This magnificent book “South African Coasts – A celebration of our seas and shores” can be bought online on www.sst.org.za or at SAMREC. The proceeds of the book go to educating our children about the sea. It includes information on Hope Spots. This info taken from Raggy Charters’ website. www.raggycharters.co.za

What are Hope Spots?

Mission Blue defines Hope Spots as special conservation areas that are critical to the health of the ocean — Earth’s blue heart. Some of these Hope Spots are already formally protected, while others still need protection. About 12 % of the land around the world is now under some form of protection (as national parks, world heritage sites, monuments, etc.), while less than three percent of the ocean is protected in any way. Mission Blue is committed to changing this. Networks of Hope Spots maintain biodiversity, provide a carbon sink, generate life-giving oxygen, preserve critical habitat and allow low-impact activities like ecotourism to thrive. They are good for the ocean, which means they are good for us. By engaging governments, businesses, schools, research organizations, universities, civil society and the media, Mission Blue hopes to effect significant changes so that future generations can thrive on a healthy planet, with a healthy ocean.

Port Elizabeth’s Algoa Bay is a Hope Spot. http://www.nmbt.co.za/algoa_bay_hope_spot.html

 

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Three-in-one new tour from Raggy Charters, Port Elizabeth.

Three-in-one new tour from Raggy Charters, Port Elizabeth.

0090080007006010Here’s a nice new tour combo on offer from “Raggy Charters”:

Head off on an exhilarating boat cruise to St. Croix Island in Algoa Bay to see the largest breeding colony of African penguins in the world. After that it’s off to SAMREC, Port Elizabeth’s marine bird and rehabilitation centre in Summerstrand. Finish the day off with a visit to The Bayworld Museum, Snake Park and Oceanarium in Humewood.

For more information on The Penguin Patrol and to book, visit: http://www.raggycharters.co.za/page/penguin_patrol

About Raggy Charters, in their own words, from their website: http://www.raggycharters.co.za

“As far as we are aware we are the oldest marine eco tour company combined with a conservation project in Africa – since 1992. We are owner run and managed and use the volunteer system to assist in our tours and projects. We specialise in taking tourists, photographers, corporate office party groups, TV crews and marine wildlife enthusiasts on ocean safaris to watch the whales, dolphins, penguins and other natural wonders of Algoa Bay. Our wildlife and whale watching boat cruises possibly cover the longest distance of any ocean safari along the South African coast, lasting for 3-4 hours and covering 50km. This provides guests with a better chance of seeing the full array of marine wildlife Algoa Bay has to offer. Port Elizabeth is a hidden gem in South Africa for whale watching, and other wildlife viewing. With seasonal visits from Southern right whales, humpback whales, and indo-pacific humpback dolphins. We have the largest breeding colony of African penguins in the world right on our doorstep. As well as our other resident species including bottlenose dolphins, common dolphins, bryde’s whales, Cape gannets and more. All year round we at Raggy Charters can offer guests some great wildlife viewing experiences in our secret and undisturbed bay.”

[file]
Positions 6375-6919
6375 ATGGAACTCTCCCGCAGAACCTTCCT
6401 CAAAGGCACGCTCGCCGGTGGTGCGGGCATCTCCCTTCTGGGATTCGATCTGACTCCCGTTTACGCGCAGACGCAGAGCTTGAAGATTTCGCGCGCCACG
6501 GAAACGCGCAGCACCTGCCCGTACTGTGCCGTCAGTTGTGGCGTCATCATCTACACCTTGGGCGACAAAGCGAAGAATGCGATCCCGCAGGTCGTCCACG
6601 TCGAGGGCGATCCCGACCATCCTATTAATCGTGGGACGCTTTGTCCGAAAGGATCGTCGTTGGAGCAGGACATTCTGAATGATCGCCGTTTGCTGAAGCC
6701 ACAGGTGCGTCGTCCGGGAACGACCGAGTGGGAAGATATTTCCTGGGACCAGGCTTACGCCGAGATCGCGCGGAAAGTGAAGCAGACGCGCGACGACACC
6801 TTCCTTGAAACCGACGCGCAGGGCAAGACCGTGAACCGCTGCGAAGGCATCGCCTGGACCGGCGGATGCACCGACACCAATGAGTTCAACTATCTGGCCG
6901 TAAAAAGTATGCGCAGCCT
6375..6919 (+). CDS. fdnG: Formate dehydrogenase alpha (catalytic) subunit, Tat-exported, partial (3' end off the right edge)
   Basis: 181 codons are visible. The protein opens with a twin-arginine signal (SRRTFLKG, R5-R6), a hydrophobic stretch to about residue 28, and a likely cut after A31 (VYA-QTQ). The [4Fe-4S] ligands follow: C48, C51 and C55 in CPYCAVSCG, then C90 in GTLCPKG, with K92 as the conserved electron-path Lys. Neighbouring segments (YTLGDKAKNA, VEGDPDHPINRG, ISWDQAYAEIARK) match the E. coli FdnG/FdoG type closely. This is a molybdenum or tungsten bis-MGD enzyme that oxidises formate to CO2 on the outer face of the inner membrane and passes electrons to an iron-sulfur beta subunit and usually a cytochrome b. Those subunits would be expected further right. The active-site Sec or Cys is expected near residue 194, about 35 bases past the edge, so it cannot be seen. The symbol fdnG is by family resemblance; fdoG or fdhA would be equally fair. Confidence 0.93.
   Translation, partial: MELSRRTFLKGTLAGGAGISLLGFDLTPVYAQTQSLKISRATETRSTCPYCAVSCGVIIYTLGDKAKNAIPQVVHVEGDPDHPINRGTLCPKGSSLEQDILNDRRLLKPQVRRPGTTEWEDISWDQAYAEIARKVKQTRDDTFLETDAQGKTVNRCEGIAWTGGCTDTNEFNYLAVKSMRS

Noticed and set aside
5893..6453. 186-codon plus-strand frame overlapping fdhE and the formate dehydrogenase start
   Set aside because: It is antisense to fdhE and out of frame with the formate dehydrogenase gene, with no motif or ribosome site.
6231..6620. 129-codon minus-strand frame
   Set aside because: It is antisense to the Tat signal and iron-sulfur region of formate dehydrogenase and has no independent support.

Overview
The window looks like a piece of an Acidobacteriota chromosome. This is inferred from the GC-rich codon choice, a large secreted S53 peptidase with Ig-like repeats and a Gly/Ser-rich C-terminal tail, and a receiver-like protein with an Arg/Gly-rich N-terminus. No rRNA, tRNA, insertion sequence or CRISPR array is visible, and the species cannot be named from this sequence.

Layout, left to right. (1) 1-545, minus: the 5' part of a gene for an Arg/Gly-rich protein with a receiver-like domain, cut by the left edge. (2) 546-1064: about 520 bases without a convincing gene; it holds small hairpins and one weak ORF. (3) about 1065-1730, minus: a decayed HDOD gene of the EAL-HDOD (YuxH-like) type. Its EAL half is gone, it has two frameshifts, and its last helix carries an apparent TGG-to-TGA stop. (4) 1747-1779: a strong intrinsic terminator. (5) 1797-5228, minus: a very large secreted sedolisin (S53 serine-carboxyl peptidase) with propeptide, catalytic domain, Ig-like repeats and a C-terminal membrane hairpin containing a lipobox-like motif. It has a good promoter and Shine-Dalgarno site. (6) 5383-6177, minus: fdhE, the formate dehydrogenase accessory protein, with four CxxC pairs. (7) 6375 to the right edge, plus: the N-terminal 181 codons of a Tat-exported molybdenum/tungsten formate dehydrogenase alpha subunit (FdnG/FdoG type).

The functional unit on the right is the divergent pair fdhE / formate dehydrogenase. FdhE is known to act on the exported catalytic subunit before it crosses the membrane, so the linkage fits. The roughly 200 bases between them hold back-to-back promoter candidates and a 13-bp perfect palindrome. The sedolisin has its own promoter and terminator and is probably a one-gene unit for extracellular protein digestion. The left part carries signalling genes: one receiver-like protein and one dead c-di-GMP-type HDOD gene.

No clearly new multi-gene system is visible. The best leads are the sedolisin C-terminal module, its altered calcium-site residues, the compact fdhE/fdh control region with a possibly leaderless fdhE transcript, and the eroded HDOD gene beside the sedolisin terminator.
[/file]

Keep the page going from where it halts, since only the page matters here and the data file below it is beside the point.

Lloyd’s wife Dr Lorien Pichegru has been studying the breeding success of African Penguins in Algoa Bay for the past six years, to determine whether competition with purse-seine fisheries has caused the decline in African penguin numbers. Lorien gained her PhD at the University of Strasbourg, France, in 2008 and is currently a research associate at the Percy FitzPatrick Institute of African Ornithology (click here for a list of her publications). Part of the study involves closing a 20km radius around St Croix Island to fishing by purse seiners who target one of the penguins prey items, the sardine. It has been found that even this small Marine Protected Area around the colony helps dramatically. Click here for more information about the research being conducted on the African penguin.

Dr Pichegru says: “My research focuses on seabirds foraging ecology and life history traits in relation to prey availability and local competition with industrial fisheries, using animal-borne miniaturized recorders, such as GPS recorders combined with pressure sensors, cameras, etc. taped on adults breeding small chicks to determine the at-sea behaviour of several species of seabirds breeding in South Africa, endemic to the region and threatened with extinction.”

See Dempsey’s Blog on Raggy Charters’ feature in the SA Country Life magazine: http://dempseys.co.za/port-elizabeth-features-again-in-sa-country-life-mag